Horizon Nuclear Power
It is now owned by Hitachi.
In 2009 E.ON and RWE already jointly owned three nuclear power stations in Germany, with stakes in 17 others worldwide.
In March 2012, both companies announced their intention to withdraw from UK nuclear and seek new owners for Horizon. They blamed it on a lack of cash, partly resulting from recent lower profit margins in gas- and coal-powered electricity generation, along with the damage caused by the German government's decision to desert nuclear power in the wake of the Fukushima disaster.
'Not an option' for RWE to continue nuclear new build pursuit
In May 2012 MPs on the UK Commons select committee for energy and climate change were told by the chief executive of RWE Volker Beckers that persisting with Horizon was not an option, adding that "It would have meant a [credit] downgrading, and we could not afford to do that." The company had already suffered one downgrade and was reducing its capital requirements in response.
In October 2012 Hitachi bought Horizon and said it would begin 'leading a programme of building new nuclear power plants in the United Kingdom'. It paid £696 million pounds sterling ($1.1 billion). Industry analysts considered this deal 'reasonable' and 'a good price' for EON and RWE that 'could even cause a little book profit'; although still 'no act of liberation for RWE, which is struggling to reach its asset- sales target of 7 billion euros by the end of 2013'. 
Government and nuclear firms work together to soften the bad news
In July 2012 it emerged that government officials had worked closely with E.ON and RWE to soften the impact of their major blow to the UK government's nuclear build plans. This, said the Guardian newspaper, was 'further evidence of how Westminster has collaborated with the industry to try and protect nuclear power from bad news, first exposed by the Guardian in the aftermath of the Fukushima accident in Japan last year'. It revealed that:
- Two days before the announcement, Hergen Haye, head of new nuclear at the Department of Energy and Climate Change (Decc), wrote to E.ON and RWE. He asked if he could be informed when the companies had told Carwyn Jones, Labour's first minister for Wales, of their decision. Haye told the companies that this was "in order for us to share our press lines to co-ordinate a united message". The companies' proposed press statements looked "broadly fine", he said, but promised to forward "any detailed comments". He asked about "engagement plans and timing" for telling local authorities. "Also we have been thinking about some difficult/defensive line issues and would be grateful for sight of what you may say," he said.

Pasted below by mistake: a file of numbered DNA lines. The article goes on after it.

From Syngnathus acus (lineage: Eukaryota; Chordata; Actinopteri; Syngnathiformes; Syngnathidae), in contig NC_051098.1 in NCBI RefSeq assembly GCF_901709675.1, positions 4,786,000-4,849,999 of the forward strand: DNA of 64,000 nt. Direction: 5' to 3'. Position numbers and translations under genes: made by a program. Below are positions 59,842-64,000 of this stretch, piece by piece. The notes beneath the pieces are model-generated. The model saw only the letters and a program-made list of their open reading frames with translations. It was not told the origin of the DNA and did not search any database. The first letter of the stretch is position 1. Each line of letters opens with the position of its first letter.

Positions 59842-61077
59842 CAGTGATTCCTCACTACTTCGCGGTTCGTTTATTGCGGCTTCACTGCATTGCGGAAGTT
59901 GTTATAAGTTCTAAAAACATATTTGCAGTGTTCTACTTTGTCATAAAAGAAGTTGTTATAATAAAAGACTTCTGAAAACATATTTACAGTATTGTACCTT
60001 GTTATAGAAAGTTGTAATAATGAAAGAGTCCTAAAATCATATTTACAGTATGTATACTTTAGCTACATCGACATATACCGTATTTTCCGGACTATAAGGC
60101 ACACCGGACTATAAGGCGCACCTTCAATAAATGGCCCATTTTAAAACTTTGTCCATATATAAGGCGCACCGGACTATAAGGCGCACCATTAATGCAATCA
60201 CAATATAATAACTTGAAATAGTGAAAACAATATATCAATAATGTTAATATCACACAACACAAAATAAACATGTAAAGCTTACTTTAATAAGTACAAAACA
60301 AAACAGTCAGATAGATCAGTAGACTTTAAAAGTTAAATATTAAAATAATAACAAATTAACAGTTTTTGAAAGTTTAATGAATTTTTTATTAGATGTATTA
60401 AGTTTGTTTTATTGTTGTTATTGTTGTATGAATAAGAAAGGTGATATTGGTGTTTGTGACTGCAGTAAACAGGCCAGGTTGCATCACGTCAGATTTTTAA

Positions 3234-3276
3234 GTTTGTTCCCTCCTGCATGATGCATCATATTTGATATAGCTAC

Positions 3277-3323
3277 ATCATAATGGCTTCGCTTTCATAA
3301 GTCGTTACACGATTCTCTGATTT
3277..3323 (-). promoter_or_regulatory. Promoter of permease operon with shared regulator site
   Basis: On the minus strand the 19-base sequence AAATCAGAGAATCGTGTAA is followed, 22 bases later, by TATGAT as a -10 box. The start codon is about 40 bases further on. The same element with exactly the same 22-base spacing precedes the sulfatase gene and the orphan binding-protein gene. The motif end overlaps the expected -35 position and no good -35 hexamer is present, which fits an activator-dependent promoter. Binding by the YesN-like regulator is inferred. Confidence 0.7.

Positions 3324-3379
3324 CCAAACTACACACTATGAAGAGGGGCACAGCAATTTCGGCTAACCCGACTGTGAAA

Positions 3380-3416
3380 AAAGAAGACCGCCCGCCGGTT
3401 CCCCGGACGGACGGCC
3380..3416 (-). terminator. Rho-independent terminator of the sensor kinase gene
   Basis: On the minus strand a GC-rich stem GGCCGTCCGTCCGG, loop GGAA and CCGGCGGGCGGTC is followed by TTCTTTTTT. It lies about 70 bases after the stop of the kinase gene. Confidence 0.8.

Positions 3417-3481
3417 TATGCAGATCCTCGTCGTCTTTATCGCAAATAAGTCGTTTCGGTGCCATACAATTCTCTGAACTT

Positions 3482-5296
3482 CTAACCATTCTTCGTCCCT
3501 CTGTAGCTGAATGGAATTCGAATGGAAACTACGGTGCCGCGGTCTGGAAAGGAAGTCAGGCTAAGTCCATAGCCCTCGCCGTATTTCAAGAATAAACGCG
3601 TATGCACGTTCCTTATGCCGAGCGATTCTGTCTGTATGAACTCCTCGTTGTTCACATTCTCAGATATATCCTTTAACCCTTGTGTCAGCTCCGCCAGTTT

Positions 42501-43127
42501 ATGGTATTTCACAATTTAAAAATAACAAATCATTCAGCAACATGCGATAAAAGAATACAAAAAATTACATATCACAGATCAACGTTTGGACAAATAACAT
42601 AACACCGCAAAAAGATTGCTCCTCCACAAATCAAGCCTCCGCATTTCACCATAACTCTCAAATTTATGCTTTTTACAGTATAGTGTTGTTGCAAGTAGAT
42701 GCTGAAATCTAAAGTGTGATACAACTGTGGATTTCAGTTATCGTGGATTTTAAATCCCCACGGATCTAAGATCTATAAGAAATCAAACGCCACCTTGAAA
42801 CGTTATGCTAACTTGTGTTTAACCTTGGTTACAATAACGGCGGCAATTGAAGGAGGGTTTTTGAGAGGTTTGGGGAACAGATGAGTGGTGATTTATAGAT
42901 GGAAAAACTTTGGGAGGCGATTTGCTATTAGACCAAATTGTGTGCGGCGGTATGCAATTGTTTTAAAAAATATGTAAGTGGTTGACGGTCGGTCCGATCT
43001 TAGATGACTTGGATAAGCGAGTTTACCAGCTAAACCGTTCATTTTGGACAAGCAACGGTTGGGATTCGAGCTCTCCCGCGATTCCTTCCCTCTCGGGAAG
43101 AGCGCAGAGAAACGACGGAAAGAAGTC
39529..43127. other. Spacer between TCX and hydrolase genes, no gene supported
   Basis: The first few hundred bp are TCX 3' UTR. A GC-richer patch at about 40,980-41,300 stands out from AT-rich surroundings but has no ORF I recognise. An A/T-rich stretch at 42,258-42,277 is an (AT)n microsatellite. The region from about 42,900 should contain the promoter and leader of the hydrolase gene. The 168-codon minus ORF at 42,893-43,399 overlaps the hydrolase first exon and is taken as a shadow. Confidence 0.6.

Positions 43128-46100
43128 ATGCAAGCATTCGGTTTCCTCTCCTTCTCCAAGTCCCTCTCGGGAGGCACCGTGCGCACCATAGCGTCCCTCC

- He wanted to know how the companies would respond to journalists questioning whether the UK government could have done something differently to prevent the pull out. "Do you think it is possible for new nuclear to be built in the UK?" Haye asked. E.ON responded the next morning by saying it believed that ministers were "putting in place a framework which will make it possible for new nuclear". Its withdrawal was "not a reflection on the work done by the UK government".
- At the same time, RWE gave details of when it was informing Jones, as well as Labour's shadow energy minister, Tom Greatrex, the commercial secretary to the Treasury, Lord Sassoon, and a raft of other politicians and local stakeholders. "We think it is possible for new nuclear to be built in the UK," RWE said. "As you can see from the press release, we are not making any comment on the UK policy position."
- The emails, large portions of which have been censored, were released by Decc in response to a request under freedom of information legislation. One from RWE is marked "strictly private and confidential".
Part of efforts to neuter anti-nuclear protest?
In October 2012, a Department of Energy and Climate Change document released to Spinwatch under Freedom of Information laws revealed that Horizon was one of three nuclear companies present at a National Public Order Intelligence Unit (NPOIU) meeting on 'activism and nuclear new build' held Whitehall in June 2011. Also present were government officials from BIS, DECC and the Home Office, along with the Civil Nuclear Constabulary, a specialist force for guarding nuclear power sites. The other companies were EDF and NuGen.
All names of officials, police officers and industry attendees, however, were redacted. The meeting's stated purpose was to:
- obtain an agreed understanding of the available intelligence on the risk to the new build programme from environmental activism
- identify key stakeholder concerns and issues
- identify any potential gaps in arrangements for managing the risk of direct action or protests at new build sites or to identify areas where further clarity is needed'
You can view the document Annex 4 Activism and Nuclear New Build: Stakeholder Roundtable Thursday 9 June at 10.00am, Room G07, 55 Whitehall at Spinwatch's website.
PR and lobbying firms
- Alan Raymant - Chief Operating Officer, Horizon Nuclear Power
- Leon Flexman, Head of Corporate Affairs, Horizon Nuclear Power
- ↑ E.ON UK Nuclear, website accessed 4 June 2012
- ↑ Damian Carrington, Energy companies blame abandonment of nuclear plans on lack of cash, guardian.co.uk, Tuesday 15 May 2012 16.49 BST, accessed 4 June 2012
- ↑ Hitachi Announces the Acquisition of Horizon Nuclear Power, Hitachi, 30 October 2012
- ↑ Tsuyoshi Inajima and Yuji Okada , Hitachi Buys U.K. Nuclear Power Venture for $1.1 Billion, Bloomberg Businessweek, October 30, 2012, acc 8 Oct 2013
- ↑ Rob Edwards, Emails reveal UK government's moves to protect nuclear power from bad news, guardian.co.uk, Thursday 19 July 2012 12.31 BST, acc same day
- ↑ Rob Edwards in cooperation with Spinwatch, Police trying to neuter anti-nuclear protest, 02 October 2012
- ↑ Wales Office. Ministerial meetings with outside interests, 1 Aug - 30 Sep 2010